For one specific program, sure I can prove that the program will halt on all inputs: my program has "halt" as its first instruction.

Another example: I can have a specific program that is a Turing machine simulator (i.e. a universal Turing machine). It interprets its input as a description of a Turing machine, and the simulator simulates the machine running on a blank tape. So the simulator will stop if the machine being input stops, and will run for ever if the machine being input runs for ever. (If the input is not in the correct format to describe a Turing machine, the simulator stops.)

We know it is impossible to decide whether an arbitrary Turing machine halts when started on a blank tape. So for my specific simulator machine, there is no algorithm to decide what it does on arbitrary input.

I don't know if these two examples help.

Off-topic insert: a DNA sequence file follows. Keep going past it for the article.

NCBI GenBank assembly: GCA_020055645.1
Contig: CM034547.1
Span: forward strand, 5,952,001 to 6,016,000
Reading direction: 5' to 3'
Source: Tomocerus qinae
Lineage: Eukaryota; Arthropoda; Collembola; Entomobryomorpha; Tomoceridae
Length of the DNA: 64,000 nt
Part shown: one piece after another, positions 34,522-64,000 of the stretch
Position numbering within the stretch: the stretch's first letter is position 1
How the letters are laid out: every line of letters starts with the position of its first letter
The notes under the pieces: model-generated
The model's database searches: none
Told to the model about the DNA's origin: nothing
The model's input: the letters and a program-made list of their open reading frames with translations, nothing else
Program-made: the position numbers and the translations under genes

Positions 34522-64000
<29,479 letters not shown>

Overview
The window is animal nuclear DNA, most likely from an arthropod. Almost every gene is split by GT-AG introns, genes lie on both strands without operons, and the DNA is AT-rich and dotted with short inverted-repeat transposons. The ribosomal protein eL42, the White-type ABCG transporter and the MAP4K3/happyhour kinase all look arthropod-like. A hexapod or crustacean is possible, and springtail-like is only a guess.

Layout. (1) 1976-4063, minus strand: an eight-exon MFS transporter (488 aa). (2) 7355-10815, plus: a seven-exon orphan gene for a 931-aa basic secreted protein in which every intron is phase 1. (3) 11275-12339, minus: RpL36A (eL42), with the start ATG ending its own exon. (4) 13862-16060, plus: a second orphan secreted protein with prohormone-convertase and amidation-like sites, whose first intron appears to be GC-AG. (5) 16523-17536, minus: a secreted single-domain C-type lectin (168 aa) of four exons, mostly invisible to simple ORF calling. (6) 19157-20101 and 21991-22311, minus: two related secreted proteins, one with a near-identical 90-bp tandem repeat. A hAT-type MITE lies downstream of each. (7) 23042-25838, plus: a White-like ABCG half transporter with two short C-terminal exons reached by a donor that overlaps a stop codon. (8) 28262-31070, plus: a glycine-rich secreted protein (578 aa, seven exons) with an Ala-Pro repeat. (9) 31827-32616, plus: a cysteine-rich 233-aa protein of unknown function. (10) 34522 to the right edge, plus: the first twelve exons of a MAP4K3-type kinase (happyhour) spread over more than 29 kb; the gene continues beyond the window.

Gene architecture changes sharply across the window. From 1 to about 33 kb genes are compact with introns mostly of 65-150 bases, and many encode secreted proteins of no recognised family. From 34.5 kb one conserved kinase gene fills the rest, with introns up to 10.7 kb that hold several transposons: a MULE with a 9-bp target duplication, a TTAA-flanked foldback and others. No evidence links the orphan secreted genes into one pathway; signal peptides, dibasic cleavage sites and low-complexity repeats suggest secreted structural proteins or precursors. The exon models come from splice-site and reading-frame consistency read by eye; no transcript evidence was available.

Surely in many problem domains it is reasonable to be able to prove that specific programs terminate. If my program multiplies two matrices I would expect to be able to prove that there is no way it can go on for ever.


I can at least clarify the hypothetical question the imaginary boss is presumed to ask which lead to this answer:

Can you design a program that takes this other program/template/database query/ etc. which always determines whether it terminates/raises an exception/runs out of memory?

The point of the impossibility proof is that such a task cannot be accomplished. Of course it's common knowledge today that such a task can be approximated quite well, i.e. it is possible to give an algorithm that determines whether a program is going to raise an exception, but sometimes answers "might raise an exception" even though the program doesn't do it in practice.

Some of these are harder to do in practice as well, e.g. termination is quite harder to prove than the absence of null pointer exception for "real world programs" (but equivalent in theory).